Below is one kind of Shear Transfer Ties – there are many others.
PLYWOOD STAPLED DIRECTLY TO THE FLOOR DOES THE SAME THING AS A SHEAR TRANSFER TIE.
Load Path of Earthquakes
RED ARROW – force trying to slide floor joist off of cripple wall.
YELLOW ARROW – sliding of joist prevented by shear transfer ties.
ORANGE ARROW – force pushing on top of cripple wall through shear transfer tie.
BLUE ARROW – movement of top plate prevented by plywood, this image is before plywood installation (plywood prevents cripple wall from collapsing) .
WHITE ARROW – Force trying to slide mudsill off foundation. Attaching the mudsill to the foundation prevents this.
BLACK ARROW – Force absorbed y foundation and transferred into ground.
Review of the Three Steps in a Cripple Wall Retrofit
The Three Parts of a Cripple Wall Retrofit Work Together
The Shear Transfer Ties, Plywood, and Bolts work together to transfer the side to side Motion of an Earthquake into the Foundation and into the Ground. This is called the Load Path. If any component within the load path chain is missing or weak the retrofit will fail.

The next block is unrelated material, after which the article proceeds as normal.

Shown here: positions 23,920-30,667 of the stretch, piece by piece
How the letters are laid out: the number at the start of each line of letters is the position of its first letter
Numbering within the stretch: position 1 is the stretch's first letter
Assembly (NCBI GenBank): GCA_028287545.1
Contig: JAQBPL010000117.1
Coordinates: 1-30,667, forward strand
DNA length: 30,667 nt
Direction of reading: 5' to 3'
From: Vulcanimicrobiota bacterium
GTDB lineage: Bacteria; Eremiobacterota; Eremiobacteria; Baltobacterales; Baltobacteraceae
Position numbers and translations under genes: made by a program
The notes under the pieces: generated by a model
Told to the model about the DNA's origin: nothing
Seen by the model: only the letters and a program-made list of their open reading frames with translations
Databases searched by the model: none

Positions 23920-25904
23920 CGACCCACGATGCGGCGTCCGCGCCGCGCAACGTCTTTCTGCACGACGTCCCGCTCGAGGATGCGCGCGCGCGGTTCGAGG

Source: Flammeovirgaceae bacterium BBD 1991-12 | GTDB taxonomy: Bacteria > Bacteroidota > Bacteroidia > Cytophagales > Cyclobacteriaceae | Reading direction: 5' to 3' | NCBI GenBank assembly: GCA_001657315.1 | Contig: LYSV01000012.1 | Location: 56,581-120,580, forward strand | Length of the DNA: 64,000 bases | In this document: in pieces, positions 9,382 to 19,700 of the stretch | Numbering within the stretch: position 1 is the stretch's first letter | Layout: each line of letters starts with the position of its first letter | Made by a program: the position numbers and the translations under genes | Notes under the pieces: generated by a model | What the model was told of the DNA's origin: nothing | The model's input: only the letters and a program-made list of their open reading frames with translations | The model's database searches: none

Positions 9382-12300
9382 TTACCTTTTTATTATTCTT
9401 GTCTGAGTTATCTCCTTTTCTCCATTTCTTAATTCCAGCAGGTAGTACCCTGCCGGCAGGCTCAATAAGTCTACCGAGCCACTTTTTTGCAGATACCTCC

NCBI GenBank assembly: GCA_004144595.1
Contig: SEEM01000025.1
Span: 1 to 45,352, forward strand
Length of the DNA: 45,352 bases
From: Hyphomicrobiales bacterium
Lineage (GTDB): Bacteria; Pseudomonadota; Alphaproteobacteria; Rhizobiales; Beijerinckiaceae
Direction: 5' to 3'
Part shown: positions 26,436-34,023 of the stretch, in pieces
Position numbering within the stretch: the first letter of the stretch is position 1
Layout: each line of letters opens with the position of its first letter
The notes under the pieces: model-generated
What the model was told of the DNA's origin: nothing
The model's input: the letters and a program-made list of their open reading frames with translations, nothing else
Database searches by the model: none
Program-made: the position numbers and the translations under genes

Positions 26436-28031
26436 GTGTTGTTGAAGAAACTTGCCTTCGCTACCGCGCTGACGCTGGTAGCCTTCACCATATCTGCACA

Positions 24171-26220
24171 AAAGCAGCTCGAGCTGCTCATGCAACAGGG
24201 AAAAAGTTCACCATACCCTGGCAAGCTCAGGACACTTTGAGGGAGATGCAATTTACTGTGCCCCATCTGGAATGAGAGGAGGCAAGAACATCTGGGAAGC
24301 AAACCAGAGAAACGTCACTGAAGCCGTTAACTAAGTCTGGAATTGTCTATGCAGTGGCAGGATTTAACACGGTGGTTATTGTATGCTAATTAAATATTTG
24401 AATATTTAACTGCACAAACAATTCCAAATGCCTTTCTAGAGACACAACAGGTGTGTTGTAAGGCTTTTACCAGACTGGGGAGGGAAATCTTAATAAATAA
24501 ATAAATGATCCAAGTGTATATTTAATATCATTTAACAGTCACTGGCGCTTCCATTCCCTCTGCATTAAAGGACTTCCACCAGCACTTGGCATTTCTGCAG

Addressing Breaks in the Top Plates
Contractors call the horizontal board on top of the cripple wall the upper top plate. All the earthquake forces transfer from the floor into the upper top plate. Joining all the upper top plate sections together attaches the entire top plate to the shear wall and is extremely necessary for an effective retrofit.
When building a house, contractors butt together 2 by 4’s, eight to 24 feet to create an upper top plate. Seismic retrofit designers call the point where these 2 by 4s butt together a break in continuity. Earthquake forces concentrate in these breaks and will not allow earthquake forces to be resisted by the shear wall. Please see the illustration below and watch the video.